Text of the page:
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Tom Izzo’s transfer portal views could help him build a title contender

It may sound crazy, but maybe Tom Izzo is on to something here.



Tom Izzo
© Kirthmon F. Dozier / USA TODAY NETWORK

Tom Izzo has been vocal about the transfer portal and its downfalls, and his mindset may help him build a national title contender.

The transfer portal has been a hot topic around college sports and depending on your coach and team, your school has a different way of utilizing the portal. Michigan State is an example of this. The Spartans have a coach who has used the portal quite a bit to improve his team and another coach that has been vocally against the portal while still using it when he believes he has to. The latter coach is Tom Izzo and he has been right about his approach to building his team.

While this approach might not be the right one for every coach, Izzo has built a national title contender, proving those fans and people that say “you have to go out a get a big man” or “go out and get the best players available” wrong even during times when things did not seem to be working.

One of those times when things were not working was the Foster Loyer and Rocket Watts situation a couple of years ago. A lot of people wanted to find their replacements immediately but Izzo gave them a chance. While they did end up transferring, it wasn’t because Izzo kicked them or because he was bringing in players to replace him. Izzo is going to give players every change they can to prove themselves and if those players just don’t work out, they can leave on their own time for a better opportunity.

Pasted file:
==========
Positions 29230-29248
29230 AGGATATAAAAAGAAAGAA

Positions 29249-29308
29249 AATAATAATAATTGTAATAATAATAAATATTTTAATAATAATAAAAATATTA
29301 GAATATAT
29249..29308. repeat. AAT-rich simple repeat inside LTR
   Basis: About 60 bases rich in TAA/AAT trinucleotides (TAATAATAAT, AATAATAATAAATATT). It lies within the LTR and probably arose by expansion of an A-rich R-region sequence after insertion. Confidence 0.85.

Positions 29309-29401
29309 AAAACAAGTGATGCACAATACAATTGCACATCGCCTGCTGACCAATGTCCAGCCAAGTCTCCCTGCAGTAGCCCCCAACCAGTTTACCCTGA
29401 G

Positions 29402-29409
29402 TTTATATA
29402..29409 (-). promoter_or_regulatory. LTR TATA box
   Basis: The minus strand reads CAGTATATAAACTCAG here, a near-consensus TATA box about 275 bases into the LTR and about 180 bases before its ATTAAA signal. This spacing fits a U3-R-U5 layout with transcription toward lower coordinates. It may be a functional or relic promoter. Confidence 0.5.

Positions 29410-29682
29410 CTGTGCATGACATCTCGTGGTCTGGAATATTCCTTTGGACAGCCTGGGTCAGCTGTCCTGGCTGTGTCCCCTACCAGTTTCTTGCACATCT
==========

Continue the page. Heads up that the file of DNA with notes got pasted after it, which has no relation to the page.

Three examples of this were Foster Loyer, Rocket Watts, and the most recent example, Pierre Brooks. While things did not work out with these players, Izzo didn’t go out and bring guys in that are to replace them for one year.

He brought in guys that he could build in his system. Those players were Joey Hauser and Tyson Walker. Another example could have been Micah Parrish, who Izzo was right about trying to bring in because he was a key member to the San Diego State team that went to the national championship game this year. Though he missed on Parrish, Tom Izzo still landed two key pieces to in Hauser and Walker over the past few years.

How does bringing in Hauser and Walker prove that Izzo has been right? It proves that while you can go out and get players, you can do it while staying the course of your plan. Izzo has been someone that has forever and will forever believe in having a great team culture and developing players. This is exactly what he did going into this past season and with Tyson and Joey.